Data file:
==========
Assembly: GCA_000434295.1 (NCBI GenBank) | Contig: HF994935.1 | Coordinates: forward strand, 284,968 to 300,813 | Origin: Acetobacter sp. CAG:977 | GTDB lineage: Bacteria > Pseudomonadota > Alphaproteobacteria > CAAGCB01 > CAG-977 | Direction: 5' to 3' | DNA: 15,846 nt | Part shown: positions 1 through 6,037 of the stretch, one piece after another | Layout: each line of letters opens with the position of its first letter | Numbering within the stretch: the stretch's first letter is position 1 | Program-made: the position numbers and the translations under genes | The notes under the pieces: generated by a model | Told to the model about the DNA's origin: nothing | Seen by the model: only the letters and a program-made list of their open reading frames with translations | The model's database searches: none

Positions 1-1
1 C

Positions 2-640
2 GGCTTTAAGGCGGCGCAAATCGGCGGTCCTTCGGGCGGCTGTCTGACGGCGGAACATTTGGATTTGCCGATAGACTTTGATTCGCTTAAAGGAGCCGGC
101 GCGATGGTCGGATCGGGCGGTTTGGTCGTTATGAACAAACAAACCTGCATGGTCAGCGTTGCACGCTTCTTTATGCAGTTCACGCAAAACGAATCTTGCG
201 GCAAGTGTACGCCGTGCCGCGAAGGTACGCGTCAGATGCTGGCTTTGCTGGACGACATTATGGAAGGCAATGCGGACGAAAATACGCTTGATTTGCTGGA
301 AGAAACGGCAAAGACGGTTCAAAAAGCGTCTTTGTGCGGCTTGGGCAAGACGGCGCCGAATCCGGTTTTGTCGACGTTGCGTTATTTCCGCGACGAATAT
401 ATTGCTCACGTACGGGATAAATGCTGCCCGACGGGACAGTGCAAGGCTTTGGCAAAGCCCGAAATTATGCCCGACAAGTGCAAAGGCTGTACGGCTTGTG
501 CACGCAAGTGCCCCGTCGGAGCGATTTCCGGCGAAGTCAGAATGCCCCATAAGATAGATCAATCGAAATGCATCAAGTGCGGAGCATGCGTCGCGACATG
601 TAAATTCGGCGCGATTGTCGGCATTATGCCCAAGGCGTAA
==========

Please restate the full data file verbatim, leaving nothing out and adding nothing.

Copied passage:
Assembly: GCA_000434295.1 (NCBI GenBank) | Contig: HF994935.1 | Coordinates: forward strand, 284,968 to 300,813 | Origin: Acetobacter sp. CAG:977 | GTDB lineage: Bacteria > Pseudomonadota > Alphaproteobacteria > CAAGCB01 > CAG-977 | Direction: 5' to 3' | DNA: 15,846 nt | Part shown: positions 1 through 6,037 of the stretch, one piece after another | Layout: each line of letters opens with the position of its first letter | Numbering within the stretch: the stretch's first letter is position 1 | Program-made: the position numbers and the translations under genes | The notes under the pieces: generated by a model | Told to the model about the DNA's origin: nothing | Seen by the model: only the letters and a program-made list of their open reading frames with translations | The model's database searches: none

Positions 1-1
1 C

Positions 2-640
2 GGCTTTAAGGCGGCGCAAATCGGCGGTCCTTCGGGCGGCTGTCTGACGGCGGAACATTTGGATTTGCCGATAGACTTTGATTCGCTTAAAGGAGCCGGC
101 GCGATGGTCGGATCGGGCGGTTTGGTCGTTATGAACAAACAAACCTGCATGGTCAGCGTTGCACGCTTCTTTATGCAGTTCACGCAAAACGAATCTTGCG
201 GCAAGTGTACGCCGTGCCGCGAAGGTACGCGTCAGATGCTGGCTTTGCTGGACGACATTATGGAAGGCAATGCGGACGAAAATACGCTTGATTTGCTGGA
301 AGAAACGGCAAAGACGGTTCAAAAAGCGTCTTTGTGCGGCTTGGGCAAGACGGCGCCGAATCCGGTTTTGTCGACGTTGCGTTATTTCCGCGACGAATAT
401 ATTGCTCACGTACGGGATAAATGCTGCCCGACGGGACAGTGCAAGGCTTTGGCAAAGCCCGAAATTATGCCCGACAAGTGCAAAGGCTGTACGGCTTGTG
501 CACGCAAGTGCCCCGTCGGAGCGATTTCCGGCGAAGTCAGAATGCCCCATAAGATAGATCAATCGAAATGCATCAAGTGCGGAGCATGCGTCGCGACATG
601 TAAATTCGGCGCGATTGTCGGCATTATGCCCAAGGCGTAA